Infertility – Psychological Factors

Pregnancy is part of the natural progression of a couple’s relationship.  In most societies, prevention of pregnancy, i.e. contraception, is far more topical than infertility.  Infertility comes as a severe shock to couples who have probably taken their fertility for granted.  It presents them with one of their first major crises together.  This life crisis can lead to many reactions, often following a pattern, but varying in degree from person to person.  Such reactions usually include:   surprise; denial; anger; isolation; guilt; grief, and sometimes; resolution. Each member of the couple may be at a different stage in the sequence of reactions, and this difference will further affect the couple’s inter-personal relationship and communication.

It is valuable to review these reactions in a little more detail. This may help to show you that such feelings and fears are not unusual or unnatural, no matter how strange they may seem.


Their infertility obviously comes as a surprise to couples who have taken normal fertility for granted, have used birth control, and even planned their families.  Ignorance of normal fertility and unrealistic expectations may well aggravate their surprise.


Although it may seem illogical, this does occur, and it seems necessary to allow the mind and body to adjust to the newly discovered infertility problem.  Comments such as “I don’t really want a child anyway” are frequently made, even though the person really desperately desires to become pregnant.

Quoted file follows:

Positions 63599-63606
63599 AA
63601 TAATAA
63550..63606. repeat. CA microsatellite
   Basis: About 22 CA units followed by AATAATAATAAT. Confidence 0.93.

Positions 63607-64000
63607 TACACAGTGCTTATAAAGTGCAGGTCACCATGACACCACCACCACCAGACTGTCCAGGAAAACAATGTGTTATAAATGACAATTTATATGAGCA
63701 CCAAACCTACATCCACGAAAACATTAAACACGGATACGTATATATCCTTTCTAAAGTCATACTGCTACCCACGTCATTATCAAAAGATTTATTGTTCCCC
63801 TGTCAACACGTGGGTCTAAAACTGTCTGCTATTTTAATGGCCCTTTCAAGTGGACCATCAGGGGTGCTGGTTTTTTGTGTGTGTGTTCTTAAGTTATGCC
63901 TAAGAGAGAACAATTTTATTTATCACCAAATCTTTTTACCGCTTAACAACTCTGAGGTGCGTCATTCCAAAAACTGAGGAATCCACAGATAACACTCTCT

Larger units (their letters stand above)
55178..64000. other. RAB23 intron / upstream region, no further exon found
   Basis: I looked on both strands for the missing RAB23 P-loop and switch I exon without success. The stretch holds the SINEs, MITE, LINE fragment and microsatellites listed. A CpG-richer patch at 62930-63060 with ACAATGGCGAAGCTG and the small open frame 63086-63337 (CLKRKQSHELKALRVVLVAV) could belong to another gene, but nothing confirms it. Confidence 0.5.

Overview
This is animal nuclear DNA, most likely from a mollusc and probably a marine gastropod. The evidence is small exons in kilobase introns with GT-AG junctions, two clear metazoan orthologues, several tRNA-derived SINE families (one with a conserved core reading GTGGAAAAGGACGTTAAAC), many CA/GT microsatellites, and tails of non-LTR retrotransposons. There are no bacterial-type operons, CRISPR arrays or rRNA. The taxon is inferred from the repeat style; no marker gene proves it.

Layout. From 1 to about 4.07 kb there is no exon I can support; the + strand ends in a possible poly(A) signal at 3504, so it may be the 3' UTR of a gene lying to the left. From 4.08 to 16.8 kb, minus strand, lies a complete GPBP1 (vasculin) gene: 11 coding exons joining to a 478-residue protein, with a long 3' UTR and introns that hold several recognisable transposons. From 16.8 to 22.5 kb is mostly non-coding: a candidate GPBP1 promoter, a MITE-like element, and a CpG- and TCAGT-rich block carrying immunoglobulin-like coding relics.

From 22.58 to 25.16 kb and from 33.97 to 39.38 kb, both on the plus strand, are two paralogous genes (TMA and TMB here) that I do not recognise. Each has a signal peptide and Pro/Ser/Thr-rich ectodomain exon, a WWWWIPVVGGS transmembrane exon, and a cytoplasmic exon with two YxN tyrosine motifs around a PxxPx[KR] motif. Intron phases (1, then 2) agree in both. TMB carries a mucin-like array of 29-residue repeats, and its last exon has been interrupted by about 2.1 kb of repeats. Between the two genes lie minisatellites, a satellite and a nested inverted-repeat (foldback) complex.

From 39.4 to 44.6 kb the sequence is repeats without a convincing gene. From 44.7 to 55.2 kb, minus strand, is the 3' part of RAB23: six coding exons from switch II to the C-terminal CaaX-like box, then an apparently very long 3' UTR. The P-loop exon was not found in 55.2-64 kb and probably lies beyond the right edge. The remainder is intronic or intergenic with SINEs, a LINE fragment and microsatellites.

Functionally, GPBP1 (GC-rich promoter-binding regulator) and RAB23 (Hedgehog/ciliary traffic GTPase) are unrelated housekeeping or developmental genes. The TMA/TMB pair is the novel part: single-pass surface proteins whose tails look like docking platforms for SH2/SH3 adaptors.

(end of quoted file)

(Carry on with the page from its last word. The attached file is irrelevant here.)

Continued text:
Once a couple acknowledges infertility and goes for investigation and treatment, to a varying extent control of the couple’s emotional and physical well-being is surrendered to medical personnel.  This may result in anger.  Such anger can be real and directed towards family members who continually ask about the absence of children or offer inappropriate advice such as “Go away on holiday” or “Stop working”.  The anger may not appear rational and may be directed towards their partner, doctor or social groups.

It may be important to ventilate this anger with professional assistance.  If this does not occur, frustration, mistrust and embarrassment can ensue, which can further aggravate the next reaction, isolation.


Infertile couples often feel alone.  This is partly explained by the fact that sexuality is often equated with fertility.  Thus the couple or one of the partners may feel too embarrassed to discuss the fertility problem.  Isolation is thus further increased.  Isolation may also lead to the indirect acceptance of advice, often inappropriate, or the use of alternative, scientifically unproven,  non- medical options. Unfortunately this also makes them fair game for unscrupulous “non-medical practitioners”.  The isolation reaction also prevents the seeking of the support so badly needed by the couple.  To overcome this, fertility education and contact with infertility support groups may be helpful.